Oak Park Restaurants during the Great Depression

Windsor Tea Room, Chanticleer Dining room, Three Sisters Tea Room

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By David Hammond

 In John Drury’s classic Dining in Chicago, published in 1931, this early food journalist records his impressions of many old Chicago area restaurants (remember Red Star? Ireland’s Oyster House?) that have now mostly closed or crumbled into history.

Drury also mentions three Oak Park dining establishments that seemed to be doing well in the Thirties despite the Great Depression. Perhaps, given the emphasis upon tea, Prohibition may actually have been good for these three village businesses:

WINDSOR TEA ROOM (717 South Boulevard, Oak Park, Ill.) Swinging around to Oak Park, that swanky suburb directly west of Chicago, we come to the Windsor, which has a good sized clientele among the diners-out of the village, said to be the largest village in the world. This place is open for luncheon, afternoon tea, and dinner, and the standard American dishes are found on the menu.

 THE CHANTICLEER DINING ROOM (138 South Oak Park Ave, Oak Park, Ill.) Another smart eating establishment of the village, and well patronized, too. The pastries are notable, the waitresses alert, and the prices reasonable. There is another Chanticleer at 124 Wisconsin Avenue.

 THE THREE SISTERS TEA ROOM (180 North Marion Avenue, Oak Park, Ill.) Over thirty years ago three sisters started a small eating establishment at Madison Street and Crawford Avenue, on the far west side of Chicago. Today, they still operate it and its fame is based solely on the excellent quality of the foods served. Now they have opened this tea room in Oak Park and are meeting with as much success as in the Chicago place. It is in an old residence and the scheme of decoration is early American. Chicken, roasts, and sea foods are the popular items on the menu. Sunday dinner is served from 12 noon to 4 P.M. Prices standard.

If you’re interested in downloading or reading Dining in Chicago for free online, you can access the whole book here (I’d recommend PDF format; that way, you can see the original pages, illustrations, etc.).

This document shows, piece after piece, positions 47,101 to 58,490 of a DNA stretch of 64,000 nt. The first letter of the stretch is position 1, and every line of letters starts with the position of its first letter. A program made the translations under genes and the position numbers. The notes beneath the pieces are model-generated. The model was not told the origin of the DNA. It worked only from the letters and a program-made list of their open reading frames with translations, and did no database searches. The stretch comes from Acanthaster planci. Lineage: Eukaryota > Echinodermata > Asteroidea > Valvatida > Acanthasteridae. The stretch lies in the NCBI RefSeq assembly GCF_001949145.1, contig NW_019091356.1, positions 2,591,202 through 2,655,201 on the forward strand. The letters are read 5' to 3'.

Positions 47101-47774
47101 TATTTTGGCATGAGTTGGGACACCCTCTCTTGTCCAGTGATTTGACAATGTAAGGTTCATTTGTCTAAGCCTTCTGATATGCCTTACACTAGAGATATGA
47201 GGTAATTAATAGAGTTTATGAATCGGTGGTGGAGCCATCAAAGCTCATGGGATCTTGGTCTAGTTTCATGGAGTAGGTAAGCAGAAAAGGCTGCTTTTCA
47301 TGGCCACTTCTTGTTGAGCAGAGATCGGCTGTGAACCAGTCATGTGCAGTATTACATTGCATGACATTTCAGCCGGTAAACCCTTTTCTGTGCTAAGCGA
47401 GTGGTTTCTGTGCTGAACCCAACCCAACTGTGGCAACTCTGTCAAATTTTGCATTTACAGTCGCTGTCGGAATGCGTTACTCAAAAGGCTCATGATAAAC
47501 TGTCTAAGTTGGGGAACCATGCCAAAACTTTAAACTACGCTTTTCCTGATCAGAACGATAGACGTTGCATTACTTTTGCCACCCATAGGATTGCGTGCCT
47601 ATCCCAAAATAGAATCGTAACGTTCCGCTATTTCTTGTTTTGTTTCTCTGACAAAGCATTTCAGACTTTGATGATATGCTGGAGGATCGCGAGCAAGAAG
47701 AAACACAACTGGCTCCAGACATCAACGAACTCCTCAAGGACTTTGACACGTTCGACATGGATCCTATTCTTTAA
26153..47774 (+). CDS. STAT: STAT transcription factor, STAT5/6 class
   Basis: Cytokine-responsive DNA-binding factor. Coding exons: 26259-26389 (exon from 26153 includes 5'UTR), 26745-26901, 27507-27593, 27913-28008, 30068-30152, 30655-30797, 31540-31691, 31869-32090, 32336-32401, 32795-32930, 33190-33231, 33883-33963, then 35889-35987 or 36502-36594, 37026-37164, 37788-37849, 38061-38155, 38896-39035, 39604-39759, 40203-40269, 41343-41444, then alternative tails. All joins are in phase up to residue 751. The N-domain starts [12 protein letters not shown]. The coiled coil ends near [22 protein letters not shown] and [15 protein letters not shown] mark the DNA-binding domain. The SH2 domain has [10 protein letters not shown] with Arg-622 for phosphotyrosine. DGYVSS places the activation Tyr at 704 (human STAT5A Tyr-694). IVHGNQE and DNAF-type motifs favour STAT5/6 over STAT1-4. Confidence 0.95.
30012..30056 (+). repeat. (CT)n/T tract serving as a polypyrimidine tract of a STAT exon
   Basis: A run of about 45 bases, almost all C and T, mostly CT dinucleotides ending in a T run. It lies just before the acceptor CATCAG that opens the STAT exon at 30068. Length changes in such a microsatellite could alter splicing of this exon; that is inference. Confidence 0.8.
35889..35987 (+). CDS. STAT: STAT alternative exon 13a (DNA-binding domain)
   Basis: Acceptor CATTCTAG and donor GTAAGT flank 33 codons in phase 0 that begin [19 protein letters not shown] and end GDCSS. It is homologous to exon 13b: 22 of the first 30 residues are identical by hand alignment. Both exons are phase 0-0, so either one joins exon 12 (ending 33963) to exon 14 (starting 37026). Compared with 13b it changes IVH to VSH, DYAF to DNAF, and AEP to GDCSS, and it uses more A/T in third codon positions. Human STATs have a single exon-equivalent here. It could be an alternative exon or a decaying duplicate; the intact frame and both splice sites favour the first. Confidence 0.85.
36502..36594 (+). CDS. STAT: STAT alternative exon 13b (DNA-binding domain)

Do you remember any old Oak Park restaurants that you liked but are no longer in business?

Reader Comments

3 Comments - Add Your Comment

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David Hammond from Oakpark.com/Dining/Blogs  

Posted: May 5th, 2011 8:26 PM

The "brothel" at Klas is always fun to show out-of-towners. The owners usually have bands practicing in that room now, but you can see by the way the room is laid out (narrow banquet hall with half-a-dozen small rooms off it) that it once served many purposes aside from eating good Czech chow. One year, we had an Xmas party for 80 in the Zhivago Room, lined with hand painted murals from Russian history. Klas: we will not see its like again.

Resident from Oak Park  

Posted: May 5th, 2011 8:18 PM

An old world place that still exists that everyone should check out is Klas Restaurant in Cicero on Cermak. You can feel the Chicago history there. Ask if you can get a tour of the upper floors--there are great murals and rooms where Al Capone and his gang hung out.

Resident from Oak Park  

Posted: May 5th, 2011 8:13 PM

This is a fun column, and fun to look back at the Depression-era restaurants of OP. I am not very old, but I remember Bishop's Chili in Forest Park. I think it was on Roosevelt Road. I ate there once before it closed, and it was like out of a movie set. Folks sat at a big counter and ordered hot bowls of chili.

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